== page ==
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Get In Front Of Age-Related Muscle Loss by Monitoring Daily Protein Needs

Liz Merritt
October 11, 2016
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There’s something to be said about men and women over 50 who can still bring the gun show to the party. Muscular older bodies are going mainstream these days, as more people tune into the health benefits of resistance training and upping their daily protein needs.

daily protein needs

With the right physical activity and upping the amount of high-quality protein we consume, it is possible to push back the onset of sarcopenia.

Science on Aging is Clear

Science is clear that we not only progressively lose muscle as we age, but our physiology actually resists building new muscle. While that clearly sucks, we can’t change the human body’s natural, physiological progression of aging.

All is not lost, however. With the right physical activity and upping the amount of high-quality protein we consume, it is possible to push back the onset of sarcopenia, or the loss of muscle tissue as part of the aging process, and osteoporosis.

Daily Protein Needs

How much protein to active adults over 50 need? The U.S. Recommended Dietary Allowance says 0.8 grams of protein per kilogram of body weight per day is sufficient for all adults.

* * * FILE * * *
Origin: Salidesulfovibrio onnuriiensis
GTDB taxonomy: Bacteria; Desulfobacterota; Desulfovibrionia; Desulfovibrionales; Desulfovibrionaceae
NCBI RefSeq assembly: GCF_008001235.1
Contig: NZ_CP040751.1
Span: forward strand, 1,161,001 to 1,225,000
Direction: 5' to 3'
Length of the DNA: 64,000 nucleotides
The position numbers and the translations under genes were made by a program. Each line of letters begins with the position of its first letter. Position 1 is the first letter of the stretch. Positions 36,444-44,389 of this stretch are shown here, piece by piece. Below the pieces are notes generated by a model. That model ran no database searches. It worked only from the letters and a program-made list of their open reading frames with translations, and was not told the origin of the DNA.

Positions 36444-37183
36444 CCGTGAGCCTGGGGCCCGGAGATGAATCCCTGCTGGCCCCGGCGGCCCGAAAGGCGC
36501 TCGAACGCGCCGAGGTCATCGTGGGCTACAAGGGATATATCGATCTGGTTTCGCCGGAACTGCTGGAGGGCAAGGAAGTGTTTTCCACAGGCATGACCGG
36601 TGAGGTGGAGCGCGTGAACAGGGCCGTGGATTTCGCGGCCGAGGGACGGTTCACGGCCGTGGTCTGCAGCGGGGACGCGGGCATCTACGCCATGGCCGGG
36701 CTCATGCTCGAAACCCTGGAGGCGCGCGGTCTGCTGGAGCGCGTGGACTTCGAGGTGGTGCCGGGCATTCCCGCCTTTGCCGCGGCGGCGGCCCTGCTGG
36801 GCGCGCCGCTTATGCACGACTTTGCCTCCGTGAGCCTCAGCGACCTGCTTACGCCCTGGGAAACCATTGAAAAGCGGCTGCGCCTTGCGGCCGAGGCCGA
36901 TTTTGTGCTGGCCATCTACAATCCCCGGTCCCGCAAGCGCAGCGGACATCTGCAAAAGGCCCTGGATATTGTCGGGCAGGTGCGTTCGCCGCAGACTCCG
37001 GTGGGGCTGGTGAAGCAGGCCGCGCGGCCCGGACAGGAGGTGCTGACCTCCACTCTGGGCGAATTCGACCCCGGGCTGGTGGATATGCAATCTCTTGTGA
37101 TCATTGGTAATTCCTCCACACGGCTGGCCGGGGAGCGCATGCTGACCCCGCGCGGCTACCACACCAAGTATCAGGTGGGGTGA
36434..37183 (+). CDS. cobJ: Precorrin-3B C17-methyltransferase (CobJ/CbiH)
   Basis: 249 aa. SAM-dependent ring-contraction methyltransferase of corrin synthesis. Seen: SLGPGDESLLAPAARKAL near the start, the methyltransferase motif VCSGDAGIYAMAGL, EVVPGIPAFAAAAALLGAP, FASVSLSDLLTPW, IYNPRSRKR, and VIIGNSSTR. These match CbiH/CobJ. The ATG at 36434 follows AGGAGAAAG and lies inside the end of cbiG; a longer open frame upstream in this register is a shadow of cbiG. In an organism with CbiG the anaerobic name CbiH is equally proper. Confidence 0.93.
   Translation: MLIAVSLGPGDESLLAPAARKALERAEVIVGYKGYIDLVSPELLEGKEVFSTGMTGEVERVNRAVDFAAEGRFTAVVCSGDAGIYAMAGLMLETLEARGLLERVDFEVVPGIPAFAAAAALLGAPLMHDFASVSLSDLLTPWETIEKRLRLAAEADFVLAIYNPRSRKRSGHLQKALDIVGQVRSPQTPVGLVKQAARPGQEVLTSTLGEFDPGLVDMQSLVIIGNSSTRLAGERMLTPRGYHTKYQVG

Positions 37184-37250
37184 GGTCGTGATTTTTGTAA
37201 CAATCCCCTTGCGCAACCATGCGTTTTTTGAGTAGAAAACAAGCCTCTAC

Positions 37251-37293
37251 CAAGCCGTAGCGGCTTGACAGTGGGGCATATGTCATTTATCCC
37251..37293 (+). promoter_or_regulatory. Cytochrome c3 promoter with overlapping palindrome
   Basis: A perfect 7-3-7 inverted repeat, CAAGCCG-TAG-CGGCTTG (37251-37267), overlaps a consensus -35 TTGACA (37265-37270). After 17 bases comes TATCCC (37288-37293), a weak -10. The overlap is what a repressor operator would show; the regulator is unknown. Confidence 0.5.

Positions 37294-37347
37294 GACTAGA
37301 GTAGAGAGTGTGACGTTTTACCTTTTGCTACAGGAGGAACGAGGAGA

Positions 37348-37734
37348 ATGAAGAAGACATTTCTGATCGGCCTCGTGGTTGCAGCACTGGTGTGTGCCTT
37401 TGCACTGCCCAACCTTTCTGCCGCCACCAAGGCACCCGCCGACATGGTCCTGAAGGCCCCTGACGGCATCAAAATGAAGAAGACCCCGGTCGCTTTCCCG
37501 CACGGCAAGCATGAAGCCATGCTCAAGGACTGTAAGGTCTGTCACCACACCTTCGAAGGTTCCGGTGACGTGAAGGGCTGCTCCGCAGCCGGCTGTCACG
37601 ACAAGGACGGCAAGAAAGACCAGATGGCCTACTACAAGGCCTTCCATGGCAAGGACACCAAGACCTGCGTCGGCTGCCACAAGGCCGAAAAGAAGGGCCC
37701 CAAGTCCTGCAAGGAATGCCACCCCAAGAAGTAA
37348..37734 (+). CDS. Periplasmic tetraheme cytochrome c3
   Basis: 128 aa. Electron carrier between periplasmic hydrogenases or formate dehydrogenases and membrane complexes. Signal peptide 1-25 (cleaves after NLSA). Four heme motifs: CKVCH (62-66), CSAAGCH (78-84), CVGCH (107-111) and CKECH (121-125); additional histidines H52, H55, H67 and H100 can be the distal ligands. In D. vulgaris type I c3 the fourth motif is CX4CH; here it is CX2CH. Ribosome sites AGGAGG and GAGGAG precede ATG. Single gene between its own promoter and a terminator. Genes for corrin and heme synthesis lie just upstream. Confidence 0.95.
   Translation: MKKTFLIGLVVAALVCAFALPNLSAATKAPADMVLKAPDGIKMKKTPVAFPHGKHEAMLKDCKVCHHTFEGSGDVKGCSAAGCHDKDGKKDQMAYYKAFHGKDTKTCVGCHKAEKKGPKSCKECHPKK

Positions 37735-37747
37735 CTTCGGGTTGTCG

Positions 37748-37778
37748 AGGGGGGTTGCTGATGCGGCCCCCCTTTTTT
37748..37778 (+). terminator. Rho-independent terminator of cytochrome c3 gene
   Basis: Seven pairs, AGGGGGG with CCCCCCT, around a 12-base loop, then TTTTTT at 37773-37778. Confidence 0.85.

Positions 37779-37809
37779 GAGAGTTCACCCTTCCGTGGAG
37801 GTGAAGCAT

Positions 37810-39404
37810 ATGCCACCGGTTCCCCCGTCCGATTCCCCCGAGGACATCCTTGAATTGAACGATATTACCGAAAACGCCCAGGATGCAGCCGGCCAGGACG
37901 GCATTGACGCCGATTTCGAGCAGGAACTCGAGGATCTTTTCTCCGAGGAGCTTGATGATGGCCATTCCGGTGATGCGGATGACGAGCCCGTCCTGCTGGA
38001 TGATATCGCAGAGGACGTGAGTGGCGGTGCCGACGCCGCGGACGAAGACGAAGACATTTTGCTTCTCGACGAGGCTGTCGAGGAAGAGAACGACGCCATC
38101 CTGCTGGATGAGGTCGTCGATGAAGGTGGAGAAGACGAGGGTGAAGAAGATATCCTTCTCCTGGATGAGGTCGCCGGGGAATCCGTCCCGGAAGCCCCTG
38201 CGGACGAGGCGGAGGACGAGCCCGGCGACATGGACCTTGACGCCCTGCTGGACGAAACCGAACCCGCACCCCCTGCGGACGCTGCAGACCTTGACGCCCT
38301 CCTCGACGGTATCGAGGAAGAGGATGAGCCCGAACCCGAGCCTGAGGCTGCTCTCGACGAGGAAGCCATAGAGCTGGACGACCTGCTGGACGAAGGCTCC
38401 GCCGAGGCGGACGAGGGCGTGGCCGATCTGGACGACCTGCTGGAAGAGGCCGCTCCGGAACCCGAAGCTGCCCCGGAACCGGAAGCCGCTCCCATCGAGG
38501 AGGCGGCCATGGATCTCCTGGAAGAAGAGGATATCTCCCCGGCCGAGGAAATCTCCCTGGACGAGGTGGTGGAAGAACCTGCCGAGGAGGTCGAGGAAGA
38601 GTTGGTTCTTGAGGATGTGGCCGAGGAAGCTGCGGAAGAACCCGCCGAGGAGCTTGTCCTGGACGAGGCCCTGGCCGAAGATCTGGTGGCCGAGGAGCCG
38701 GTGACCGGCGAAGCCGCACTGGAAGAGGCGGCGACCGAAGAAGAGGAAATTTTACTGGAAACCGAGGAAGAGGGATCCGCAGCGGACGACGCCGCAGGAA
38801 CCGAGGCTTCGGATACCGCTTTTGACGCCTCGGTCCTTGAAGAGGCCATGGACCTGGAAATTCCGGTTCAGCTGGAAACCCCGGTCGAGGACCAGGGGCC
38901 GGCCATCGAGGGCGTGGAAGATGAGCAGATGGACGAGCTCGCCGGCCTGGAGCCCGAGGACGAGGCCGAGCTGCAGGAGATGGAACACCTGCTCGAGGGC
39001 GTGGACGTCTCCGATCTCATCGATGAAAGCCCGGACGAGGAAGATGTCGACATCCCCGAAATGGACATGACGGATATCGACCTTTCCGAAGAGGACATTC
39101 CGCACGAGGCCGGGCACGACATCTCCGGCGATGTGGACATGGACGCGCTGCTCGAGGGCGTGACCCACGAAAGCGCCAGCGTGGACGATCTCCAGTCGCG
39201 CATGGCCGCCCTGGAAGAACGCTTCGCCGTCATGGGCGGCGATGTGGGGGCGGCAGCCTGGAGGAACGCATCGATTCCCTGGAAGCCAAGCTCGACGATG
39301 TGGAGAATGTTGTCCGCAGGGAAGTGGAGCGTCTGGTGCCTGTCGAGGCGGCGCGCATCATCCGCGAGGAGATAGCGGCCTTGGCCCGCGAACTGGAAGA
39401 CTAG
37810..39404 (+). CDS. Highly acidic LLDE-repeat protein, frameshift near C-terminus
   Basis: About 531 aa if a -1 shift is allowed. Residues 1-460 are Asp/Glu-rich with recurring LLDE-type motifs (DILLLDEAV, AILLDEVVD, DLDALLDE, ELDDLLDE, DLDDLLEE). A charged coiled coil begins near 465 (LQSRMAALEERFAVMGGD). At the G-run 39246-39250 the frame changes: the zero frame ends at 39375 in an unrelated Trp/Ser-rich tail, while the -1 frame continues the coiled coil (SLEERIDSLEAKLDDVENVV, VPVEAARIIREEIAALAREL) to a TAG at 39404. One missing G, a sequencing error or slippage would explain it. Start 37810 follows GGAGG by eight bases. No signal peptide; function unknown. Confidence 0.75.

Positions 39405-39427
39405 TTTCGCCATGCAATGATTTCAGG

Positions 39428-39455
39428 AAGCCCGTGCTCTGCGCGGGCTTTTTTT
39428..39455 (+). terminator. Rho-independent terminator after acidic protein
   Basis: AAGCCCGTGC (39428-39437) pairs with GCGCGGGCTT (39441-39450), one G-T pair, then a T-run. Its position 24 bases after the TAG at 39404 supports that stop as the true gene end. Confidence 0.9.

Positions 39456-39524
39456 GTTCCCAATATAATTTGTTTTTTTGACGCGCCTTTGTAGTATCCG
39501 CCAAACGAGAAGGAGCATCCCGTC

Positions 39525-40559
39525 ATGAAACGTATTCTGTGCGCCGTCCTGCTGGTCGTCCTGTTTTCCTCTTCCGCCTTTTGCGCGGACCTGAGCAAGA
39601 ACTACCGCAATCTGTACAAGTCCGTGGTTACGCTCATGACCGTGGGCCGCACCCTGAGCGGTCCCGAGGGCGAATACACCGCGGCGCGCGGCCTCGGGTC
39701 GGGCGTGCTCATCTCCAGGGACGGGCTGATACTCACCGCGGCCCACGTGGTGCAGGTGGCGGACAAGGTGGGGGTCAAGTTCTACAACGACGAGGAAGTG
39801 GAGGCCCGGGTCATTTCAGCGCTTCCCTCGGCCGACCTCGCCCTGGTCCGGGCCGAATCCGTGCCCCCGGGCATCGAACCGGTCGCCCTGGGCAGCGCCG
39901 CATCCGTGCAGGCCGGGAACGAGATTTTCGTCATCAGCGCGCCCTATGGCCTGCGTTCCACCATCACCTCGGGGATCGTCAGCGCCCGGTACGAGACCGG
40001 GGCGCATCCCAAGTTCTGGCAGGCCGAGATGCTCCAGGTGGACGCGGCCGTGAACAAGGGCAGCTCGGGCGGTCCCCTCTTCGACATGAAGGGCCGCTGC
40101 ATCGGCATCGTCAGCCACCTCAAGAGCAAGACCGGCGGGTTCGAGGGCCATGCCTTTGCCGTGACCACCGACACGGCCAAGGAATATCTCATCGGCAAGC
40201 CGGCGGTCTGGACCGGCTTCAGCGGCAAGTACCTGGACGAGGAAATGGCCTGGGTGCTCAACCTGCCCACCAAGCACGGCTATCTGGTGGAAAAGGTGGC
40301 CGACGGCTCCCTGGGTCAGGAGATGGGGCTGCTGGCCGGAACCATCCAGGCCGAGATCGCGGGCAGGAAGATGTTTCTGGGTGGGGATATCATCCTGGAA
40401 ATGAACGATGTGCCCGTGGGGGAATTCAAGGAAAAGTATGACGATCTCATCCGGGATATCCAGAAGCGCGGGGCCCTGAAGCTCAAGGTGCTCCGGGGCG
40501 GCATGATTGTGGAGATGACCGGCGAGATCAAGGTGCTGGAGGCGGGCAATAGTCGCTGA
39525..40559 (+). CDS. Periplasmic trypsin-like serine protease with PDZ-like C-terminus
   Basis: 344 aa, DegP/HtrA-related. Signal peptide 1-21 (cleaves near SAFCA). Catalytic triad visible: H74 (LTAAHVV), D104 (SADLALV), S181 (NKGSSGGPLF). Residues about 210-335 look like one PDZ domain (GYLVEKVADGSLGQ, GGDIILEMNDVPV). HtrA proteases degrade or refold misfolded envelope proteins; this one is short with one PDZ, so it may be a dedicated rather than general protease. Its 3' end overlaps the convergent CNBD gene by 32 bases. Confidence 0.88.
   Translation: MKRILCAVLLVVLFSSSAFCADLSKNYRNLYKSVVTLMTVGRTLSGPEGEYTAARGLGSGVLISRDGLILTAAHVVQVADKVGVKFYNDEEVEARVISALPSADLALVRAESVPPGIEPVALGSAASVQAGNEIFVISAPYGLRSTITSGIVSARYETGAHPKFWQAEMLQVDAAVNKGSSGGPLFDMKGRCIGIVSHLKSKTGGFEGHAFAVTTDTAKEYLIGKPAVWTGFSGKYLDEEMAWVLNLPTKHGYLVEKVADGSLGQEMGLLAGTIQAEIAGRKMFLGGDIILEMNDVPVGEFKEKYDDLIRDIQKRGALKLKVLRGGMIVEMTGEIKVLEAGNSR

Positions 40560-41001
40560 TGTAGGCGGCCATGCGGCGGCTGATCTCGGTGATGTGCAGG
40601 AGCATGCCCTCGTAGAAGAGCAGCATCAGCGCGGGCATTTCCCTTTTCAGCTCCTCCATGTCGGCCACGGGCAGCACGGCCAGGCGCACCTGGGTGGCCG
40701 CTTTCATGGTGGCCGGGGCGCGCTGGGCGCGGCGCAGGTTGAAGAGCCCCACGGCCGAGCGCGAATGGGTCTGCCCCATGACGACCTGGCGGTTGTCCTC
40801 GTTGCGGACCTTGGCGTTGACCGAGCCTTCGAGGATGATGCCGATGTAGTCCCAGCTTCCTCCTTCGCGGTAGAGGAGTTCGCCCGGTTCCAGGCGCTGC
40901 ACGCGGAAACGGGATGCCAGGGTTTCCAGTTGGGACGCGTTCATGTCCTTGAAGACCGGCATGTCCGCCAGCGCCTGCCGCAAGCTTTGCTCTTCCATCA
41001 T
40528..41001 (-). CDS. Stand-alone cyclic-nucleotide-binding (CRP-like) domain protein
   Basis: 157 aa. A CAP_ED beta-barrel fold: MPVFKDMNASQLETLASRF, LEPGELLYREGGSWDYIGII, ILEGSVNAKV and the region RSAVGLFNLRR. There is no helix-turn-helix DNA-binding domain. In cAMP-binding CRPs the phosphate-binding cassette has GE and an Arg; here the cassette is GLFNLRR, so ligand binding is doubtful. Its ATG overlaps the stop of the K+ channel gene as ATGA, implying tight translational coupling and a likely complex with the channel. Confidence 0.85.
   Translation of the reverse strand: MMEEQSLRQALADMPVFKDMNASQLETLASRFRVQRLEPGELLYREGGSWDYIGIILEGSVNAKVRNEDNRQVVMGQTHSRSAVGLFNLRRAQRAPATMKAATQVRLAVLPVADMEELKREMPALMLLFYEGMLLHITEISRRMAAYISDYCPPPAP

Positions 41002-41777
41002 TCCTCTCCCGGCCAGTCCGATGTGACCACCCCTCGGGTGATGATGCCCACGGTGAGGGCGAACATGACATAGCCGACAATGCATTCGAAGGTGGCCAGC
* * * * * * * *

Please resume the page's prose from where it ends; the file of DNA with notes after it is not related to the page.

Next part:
Not so much for those over 50. Research from the PROT-AGE Study Group recommends physically active adults get 1.0 to 1.2 grams/kg of body weight per day. That number goes up to 1.5 grams/kg of body weight for bodybuilders over 65.

daily protein needs

Consuming high-quality sources of protein is key.

Those of us in the 50-65 age group can safely assume 1.0 to 1.5 grams/kg of body weight of high quality protein per day.

For the record, 1 kilogram = about 0.45 pounds. So a 150-pound person weights about 67.5 kilograms and would aim for 101 grams of protein per day, assuming the high end of the range.

Recommended Daily Protein Needs

The study recommends exercise and protein intake as follows:

  • Endurance exercise of 30 minutes per day or at individual levels that are safe and tolerable.
  • Include resistance training – start with 10-15 minutes two to three times a week.
  • Increase dietary protein to achieve daily intake of at least 1.2 grams protein/kg of body weight.
  • After exercise, consume a post-recovery protein shake or supplement of at least 20 grams of protein for optimal protein utilization.
  • Net protein synthesis is higher when consuming animal-based protein (whey) vs. plant-based.

It’s no mystery that we need to keep our bodies moving to support our muscles as as age. And what we feed those muscles is just as important. Research is clear. Increasing the intake of protein or amino acids in combination with exercise can counteract age-related muscle loss.

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